3. #3

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    It's probably the result of ignorance and mistaken memories rather than a lack of research. A writer might not know to research that air force captains and navy captains have different ranks, and an artist might misremember an insignia.

  4. #4
    Old school comic book fan WestPhillyPunisher's Avatar
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    Perhaps no more than five to ten percent of comic book readers served or serve in the military (just a wild assed guess on my part), so writers can basically get away with whatever they want, safe and secure in the knowledge that the majority of their readers either wouldn't notice the discrepancies, or wouldn't care one way or another.
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  5. #5

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    For every one of those examples, there's someone like Garth Ennis or Larry Hama out there.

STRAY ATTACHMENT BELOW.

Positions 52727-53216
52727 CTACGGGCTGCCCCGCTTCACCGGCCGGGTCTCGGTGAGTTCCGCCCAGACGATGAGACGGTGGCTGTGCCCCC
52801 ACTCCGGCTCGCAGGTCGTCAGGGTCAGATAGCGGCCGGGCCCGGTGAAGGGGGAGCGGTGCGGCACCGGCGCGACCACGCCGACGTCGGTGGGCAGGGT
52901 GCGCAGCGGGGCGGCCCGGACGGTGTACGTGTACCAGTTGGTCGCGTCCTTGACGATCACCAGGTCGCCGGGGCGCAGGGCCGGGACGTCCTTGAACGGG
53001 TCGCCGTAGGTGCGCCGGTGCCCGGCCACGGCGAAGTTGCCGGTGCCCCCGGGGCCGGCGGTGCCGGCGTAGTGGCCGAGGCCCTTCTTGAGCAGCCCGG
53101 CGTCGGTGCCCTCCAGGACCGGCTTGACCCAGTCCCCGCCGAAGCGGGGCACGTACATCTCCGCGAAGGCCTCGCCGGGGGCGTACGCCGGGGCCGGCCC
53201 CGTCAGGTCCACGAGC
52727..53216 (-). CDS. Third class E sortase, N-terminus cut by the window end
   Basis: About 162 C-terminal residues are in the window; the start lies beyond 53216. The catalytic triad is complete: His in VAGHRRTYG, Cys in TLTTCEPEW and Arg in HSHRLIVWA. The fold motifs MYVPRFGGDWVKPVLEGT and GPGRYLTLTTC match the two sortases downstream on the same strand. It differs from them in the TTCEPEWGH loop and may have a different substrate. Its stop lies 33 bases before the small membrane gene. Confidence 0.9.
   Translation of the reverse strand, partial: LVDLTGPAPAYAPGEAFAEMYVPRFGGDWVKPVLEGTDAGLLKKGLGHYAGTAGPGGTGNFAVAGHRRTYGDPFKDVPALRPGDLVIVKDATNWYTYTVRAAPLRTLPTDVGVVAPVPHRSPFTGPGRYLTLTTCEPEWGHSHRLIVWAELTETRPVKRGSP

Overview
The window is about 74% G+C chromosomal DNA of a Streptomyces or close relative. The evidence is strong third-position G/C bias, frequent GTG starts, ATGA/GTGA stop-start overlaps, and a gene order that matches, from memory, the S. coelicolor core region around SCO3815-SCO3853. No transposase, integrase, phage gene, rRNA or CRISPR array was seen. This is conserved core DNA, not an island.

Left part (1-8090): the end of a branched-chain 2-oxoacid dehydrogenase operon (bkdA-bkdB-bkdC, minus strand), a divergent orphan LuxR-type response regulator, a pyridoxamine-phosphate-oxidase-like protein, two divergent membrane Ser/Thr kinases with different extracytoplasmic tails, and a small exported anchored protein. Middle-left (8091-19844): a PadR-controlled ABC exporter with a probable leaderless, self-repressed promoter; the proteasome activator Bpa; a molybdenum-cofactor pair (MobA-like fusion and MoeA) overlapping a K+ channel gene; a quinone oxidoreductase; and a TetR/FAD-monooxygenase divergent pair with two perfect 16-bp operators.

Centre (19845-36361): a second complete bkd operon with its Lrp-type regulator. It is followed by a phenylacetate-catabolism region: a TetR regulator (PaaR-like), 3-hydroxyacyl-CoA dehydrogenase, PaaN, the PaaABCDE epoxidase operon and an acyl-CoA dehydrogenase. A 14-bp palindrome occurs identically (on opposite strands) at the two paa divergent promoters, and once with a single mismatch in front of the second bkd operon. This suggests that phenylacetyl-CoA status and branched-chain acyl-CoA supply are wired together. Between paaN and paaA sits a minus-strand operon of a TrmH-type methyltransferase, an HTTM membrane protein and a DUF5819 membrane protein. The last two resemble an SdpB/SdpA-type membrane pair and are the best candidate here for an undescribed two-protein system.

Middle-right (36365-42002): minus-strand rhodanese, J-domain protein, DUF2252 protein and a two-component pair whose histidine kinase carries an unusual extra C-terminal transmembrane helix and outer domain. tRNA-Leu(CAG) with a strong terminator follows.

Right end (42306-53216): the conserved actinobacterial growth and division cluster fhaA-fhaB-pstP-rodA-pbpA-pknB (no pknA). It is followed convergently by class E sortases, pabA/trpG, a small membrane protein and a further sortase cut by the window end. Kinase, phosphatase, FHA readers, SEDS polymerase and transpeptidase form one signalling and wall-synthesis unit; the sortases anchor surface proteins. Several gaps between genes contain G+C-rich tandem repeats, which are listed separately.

Take the good with the bad, man.
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  6. #6
    Extraordinary Member Kirby101's Avatar
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    The recently passed Sam Glanzman was a great comic - military historian.

    Kirby knew the military, having served in WWII

    Eisner published a magazine for the military fr many years.

    Kubert wrote and drew many realistic military comics.
    There came a time when the Old Gods died! The Brave died with the Cunning! The Noble perished locked in battle with unleashed Evil! It was the last day for them! An ancient era was passing in fiery holocaust!

  7. #7
    DC Comics Forum Mod The Darknight Detective's Avatar
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    Quote Originally Posted by Mister Mets View Post
    It's probably the result of ignorance and mistaken memories rather than a lack of research. A writer might not know to research that air force captains and navy captains have different ranks, and an artist might misremember an insignia.